An installation in The Royal Botanical Gardens, Edinburgh.
June 25th - July 25th 2005
WHAT? An encampment of seventy-nine tents on the lawn overlooking the main glasshouses. Printed on the fly-sheets of the tents were the names of plants from all over the world (in English and Latin)
MATERIALS: Tents aprox. 6'long, 4'high and 2.5'wide, made from white horticultural fleece, white cord and thin metal poles and pegs.
The material was porous and semi-transparent, very strong and light as air so that any breeze set the tents dancing and billowing, catching the sunlight and shimmering like a seascape.
The project was concerned with issues about displacement in the contemporary world. The use of tents referred to not only the fact that vast numbers of the world's population have been forcibly displaced but also to our increasing dislocation from the natural world and thus to sustainability.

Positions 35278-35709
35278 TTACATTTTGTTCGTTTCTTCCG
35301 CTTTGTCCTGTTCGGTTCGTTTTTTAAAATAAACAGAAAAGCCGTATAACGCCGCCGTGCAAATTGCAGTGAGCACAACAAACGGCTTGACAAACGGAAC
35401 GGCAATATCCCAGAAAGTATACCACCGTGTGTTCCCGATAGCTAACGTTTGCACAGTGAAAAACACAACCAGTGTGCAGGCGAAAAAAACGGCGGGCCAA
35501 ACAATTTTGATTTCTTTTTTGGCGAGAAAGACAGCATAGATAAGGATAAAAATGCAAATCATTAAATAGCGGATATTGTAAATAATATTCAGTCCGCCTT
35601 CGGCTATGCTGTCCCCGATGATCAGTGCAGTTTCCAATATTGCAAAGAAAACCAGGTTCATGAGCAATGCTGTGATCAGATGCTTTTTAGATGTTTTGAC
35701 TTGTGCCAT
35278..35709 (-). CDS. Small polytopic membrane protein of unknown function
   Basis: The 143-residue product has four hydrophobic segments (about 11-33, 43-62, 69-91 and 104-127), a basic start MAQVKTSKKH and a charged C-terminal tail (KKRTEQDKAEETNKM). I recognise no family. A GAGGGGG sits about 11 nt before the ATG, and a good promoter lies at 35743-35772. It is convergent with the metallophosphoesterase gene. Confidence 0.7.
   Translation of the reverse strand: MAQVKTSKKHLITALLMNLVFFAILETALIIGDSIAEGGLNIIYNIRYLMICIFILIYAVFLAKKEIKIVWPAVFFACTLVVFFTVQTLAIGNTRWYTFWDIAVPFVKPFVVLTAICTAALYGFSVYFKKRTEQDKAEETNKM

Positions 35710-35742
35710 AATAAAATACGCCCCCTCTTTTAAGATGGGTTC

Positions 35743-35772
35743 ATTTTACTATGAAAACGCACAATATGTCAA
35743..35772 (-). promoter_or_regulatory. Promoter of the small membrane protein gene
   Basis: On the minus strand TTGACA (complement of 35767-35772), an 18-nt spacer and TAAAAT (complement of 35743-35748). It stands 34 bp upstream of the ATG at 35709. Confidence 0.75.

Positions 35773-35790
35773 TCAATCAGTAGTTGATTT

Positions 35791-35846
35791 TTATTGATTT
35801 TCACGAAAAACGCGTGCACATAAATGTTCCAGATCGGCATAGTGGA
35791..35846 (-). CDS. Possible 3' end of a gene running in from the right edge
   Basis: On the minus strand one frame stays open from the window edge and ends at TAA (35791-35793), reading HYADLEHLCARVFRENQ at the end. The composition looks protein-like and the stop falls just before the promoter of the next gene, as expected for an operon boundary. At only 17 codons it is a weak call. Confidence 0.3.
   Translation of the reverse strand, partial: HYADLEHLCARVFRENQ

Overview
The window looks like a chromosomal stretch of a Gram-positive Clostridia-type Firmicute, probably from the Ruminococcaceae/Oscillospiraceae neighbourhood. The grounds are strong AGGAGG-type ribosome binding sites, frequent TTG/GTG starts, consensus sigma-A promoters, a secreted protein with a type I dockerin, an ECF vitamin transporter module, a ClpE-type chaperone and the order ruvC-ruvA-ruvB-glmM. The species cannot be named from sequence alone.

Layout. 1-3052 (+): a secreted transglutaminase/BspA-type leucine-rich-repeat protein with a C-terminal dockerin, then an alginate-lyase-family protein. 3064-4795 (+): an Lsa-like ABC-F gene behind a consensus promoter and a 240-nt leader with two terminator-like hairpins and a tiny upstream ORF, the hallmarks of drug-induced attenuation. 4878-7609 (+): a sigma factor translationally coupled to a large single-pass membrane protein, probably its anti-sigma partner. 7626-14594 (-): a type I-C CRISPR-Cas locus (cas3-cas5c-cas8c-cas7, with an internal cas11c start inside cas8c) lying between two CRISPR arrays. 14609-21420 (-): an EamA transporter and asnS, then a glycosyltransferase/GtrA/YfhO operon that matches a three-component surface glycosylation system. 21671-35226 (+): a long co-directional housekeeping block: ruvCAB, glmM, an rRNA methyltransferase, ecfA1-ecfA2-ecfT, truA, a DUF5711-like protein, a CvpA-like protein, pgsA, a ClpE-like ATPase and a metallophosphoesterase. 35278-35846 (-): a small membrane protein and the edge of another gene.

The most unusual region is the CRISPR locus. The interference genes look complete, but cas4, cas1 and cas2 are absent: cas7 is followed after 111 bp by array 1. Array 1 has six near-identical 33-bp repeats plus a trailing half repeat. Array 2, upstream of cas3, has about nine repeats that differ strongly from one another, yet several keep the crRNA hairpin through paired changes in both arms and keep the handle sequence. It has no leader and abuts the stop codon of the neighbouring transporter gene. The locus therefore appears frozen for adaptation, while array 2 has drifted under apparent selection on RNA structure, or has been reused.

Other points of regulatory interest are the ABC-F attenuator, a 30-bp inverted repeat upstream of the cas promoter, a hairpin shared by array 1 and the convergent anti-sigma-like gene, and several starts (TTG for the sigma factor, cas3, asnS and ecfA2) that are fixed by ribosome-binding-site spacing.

Tents were used here as a metaphor not just for temporality and as representing shelter, but also as a kind of skin which protects our inner selves from the harsh outer world. However, like our own skin, these tents were not infallible. In this case, they let in light and water, and yet by so doing, they allowed things to grow inside. As 'one man' tents they emphasised our separateness, and yet placed close together with their guy ropes intermingled in a haphazard mesh, our chaotic interdependence.
Alan Watts says in 'The Book. On the Taboo Against Knowing Who You Are' – '..the prevalent sensation of oneself as a separate ego enclosed in a bag of skin is a hallucination…….This hallucination underlies the misuse of technology for the violent subjugation of man’s natural environment and consequently, its eventual destruction.' p.ix
The placing of this work in the Botanical Gardens, amongst the thousands of plants displaced relocated and nurtured from all over the world, posed a question. Are movements of people a threat, or a chance for an enriched world culture? The work made reference to the political and environmental issues underlying the consequences of the movement and displacement of plants and vegetation, and how the lives of people have been fundamentally shaped through this process, both positively and negatively.
'The Book. On the Taboo Against Knowing Who You Are.' Alan W. Watts. N.Y. 1966